Deutsche Bank is gearing up for a push into marketing equity structured products to U.S. investors, in advance of a change in legislation that is expected to open up the market. Johan Groothaert, head of equity structured products in London, said the firm is awaiting legislation to take effect that would allow it to sell products, such as reverse convertibles and equity-linked notes, to retail investors in the U.S. Currently securitized products structured with over-the-counter options are prohibited for sale to retail investors because they are considered options, but starting in January they will be deemed contracts, said Groothaert. Another official at the bank adds this is part of a broader package of Securities and Exchange Commission rule changes.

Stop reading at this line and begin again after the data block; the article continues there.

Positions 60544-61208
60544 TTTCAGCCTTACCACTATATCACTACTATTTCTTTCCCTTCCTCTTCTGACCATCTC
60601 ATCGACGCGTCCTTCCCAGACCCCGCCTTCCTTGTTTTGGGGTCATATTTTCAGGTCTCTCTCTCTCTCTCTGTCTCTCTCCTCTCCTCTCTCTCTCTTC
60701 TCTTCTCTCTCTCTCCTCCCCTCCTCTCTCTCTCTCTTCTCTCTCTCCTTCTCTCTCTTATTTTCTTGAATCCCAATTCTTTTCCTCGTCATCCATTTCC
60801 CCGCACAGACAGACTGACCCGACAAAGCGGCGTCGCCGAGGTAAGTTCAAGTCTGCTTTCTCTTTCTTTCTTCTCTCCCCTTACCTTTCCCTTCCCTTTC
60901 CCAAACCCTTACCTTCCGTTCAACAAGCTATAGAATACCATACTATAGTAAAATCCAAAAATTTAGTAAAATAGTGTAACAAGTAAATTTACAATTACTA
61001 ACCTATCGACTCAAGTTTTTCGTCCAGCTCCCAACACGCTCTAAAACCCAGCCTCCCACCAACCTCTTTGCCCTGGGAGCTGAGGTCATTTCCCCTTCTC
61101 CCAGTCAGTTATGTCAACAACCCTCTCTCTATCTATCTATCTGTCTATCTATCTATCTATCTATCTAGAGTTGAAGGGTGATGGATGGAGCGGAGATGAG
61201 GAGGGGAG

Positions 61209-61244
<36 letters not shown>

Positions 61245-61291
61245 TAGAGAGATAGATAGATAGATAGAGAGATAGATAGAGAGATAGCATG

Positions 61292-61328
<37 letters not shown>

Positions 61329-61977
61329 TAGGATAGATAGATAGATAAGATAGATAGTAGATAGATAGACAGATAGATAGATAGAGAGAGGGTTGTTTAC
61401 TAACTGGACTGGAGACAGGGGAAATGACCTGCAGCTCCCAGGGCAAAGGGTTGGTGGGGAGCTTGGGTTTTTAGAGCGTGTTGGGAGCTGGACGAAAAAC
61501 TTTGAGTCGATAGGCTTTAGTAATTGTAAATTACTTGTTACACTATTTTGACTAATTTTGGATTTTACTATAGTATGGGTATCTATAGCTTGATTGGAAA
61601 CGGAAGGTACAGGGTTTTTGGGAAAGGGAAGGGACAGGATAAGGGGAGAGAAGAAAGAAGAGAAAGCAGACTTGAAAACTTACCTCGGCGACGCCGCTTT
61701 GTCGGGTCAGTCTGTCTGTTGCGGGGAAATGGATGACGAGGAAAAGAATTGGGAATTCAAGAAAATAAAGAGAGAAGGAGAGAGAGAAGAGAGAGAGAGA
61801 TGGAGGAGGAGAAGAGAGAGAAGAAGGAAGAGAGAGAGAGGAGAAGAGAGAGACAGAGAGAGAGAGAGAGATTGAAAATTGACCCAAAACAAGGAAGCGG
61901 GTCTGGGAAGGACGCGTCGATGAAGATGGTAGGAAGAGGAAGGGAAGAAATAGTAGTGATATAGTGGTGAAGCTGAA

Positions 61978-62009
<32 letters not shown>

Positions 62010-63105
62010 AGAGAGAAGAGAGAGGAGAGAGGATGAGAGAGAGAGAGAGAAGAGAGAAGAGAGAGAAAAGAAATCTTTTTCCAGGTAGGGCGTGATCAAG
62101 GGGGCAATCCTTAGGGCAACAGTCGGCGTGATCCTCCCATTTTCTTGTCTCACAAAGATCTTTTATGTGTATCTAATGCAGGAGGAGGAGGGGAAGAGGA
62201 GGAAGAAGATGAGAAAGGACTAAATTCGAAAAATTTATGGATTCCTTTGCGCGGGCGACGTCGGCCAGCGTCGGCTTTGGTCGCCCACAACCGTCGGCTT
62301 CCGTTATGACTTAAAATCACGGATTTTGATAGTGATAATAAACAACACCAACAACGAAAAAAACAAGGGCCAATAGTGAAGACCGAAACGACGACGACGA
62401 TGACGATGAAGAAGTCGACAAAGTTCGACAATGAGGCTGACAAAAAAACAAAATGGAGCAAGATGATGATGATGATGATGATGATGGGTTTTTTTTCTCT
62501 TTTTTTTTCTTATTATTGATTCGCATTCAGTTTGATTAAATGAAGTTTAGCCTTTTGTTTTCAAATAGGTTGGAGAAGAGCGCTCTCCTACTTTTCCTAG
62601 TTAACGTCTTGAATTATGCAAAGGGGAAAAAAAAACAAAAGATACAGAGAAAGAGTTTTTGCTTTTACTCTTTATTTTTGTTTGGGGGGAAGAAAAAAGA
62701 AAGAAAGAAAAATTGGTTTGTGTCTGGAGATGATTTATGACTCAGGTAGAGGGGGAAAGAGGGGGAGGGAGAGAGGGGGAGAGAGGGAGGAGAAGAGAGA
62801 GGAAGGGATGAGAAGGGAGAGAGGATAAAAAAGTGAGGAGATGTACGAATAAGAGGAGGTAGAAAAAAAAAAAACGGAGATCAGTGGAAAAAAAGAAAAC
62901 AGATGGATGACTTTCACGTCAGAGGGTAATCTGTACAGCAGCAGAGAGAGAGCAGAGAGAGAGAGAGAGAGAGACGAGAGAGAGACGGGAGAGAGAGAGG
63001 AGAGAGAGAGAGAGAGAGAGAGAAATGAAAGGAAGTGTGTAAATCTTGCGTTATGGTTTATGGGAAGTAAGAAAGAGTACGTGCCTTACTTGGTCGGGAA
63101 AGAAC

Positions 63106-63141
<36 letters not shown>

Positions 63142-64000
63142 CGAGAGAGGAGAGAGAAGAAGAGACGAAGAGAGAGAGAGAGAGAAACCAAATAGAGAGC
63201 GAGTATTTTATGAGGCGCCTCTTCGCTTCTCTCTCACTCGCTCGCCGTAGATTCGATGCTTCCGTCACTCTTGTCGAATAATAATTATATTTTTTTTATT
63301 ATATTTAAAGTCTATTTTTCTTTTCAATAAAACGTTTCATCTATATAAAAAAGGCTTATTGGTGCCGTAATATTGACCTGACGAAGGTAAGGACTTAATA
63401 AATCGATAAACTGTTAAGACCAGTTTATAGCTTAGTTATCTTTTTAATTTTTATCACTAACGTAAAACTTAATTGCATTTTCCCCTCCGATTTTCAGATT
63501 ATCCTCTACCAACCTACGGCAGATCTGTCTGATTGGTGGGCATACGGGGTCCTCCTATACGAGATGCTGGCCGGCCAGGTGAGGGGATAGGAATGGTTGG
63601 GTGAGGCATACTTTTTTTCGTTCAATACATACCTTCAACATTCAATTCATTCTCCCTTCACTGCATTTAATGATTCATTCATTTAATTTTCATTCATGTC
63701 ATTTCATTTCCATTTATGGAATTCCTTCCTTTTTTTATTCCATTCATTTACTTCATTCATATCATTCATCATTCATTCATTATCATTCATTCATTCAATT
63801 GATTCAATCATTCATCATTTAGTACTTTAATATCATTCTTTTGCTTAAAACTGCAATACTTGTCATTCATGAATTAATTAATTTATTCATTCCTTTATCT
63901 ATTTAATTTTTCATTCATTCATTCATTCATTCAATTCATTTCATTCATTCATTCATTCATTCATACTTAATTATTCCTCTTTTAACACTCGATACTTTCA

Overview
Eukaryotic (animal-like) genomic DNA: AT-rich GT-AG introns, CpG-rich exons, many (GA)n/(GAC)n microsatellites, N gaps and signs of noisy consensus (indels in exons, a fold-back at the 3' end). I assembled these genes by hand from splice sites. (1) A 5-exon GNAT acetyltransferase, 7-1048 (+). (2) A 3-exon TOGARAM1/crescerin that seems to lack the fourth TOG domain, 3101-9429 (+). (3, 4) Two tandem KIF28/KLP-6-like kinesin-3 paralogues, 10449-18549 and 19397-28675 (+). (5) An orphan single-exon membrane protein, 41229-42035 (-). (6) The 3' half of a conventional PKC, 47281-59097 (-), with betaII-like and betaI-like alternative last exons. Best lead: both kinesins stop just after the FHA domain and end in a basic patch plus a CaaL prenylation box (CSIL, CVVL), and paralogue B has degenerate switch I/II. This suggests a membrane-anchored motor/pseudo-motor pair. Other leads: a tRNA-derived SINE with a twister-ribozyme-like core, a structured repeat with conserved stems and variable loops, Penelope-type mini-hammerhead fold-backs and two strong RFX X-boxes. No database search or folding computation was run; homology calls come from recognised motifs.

"I expect the over-the-counter structured product market in the U.S. will take off, it could be a market of USD300 billion in terms of notional size once up and running," he said, adding, "if you look at the European market, there is a large component of OTC derivatives that have been absent from the U.S."
Deutsche Bank is working on creating a legal platform that would allow it to issue securitized products, Groothaert said, noting that the bank's listing on the New York Stock Exchange earlier this month allows for it to be an issuer in the U.S. He declined comment on the firm's hiring plans.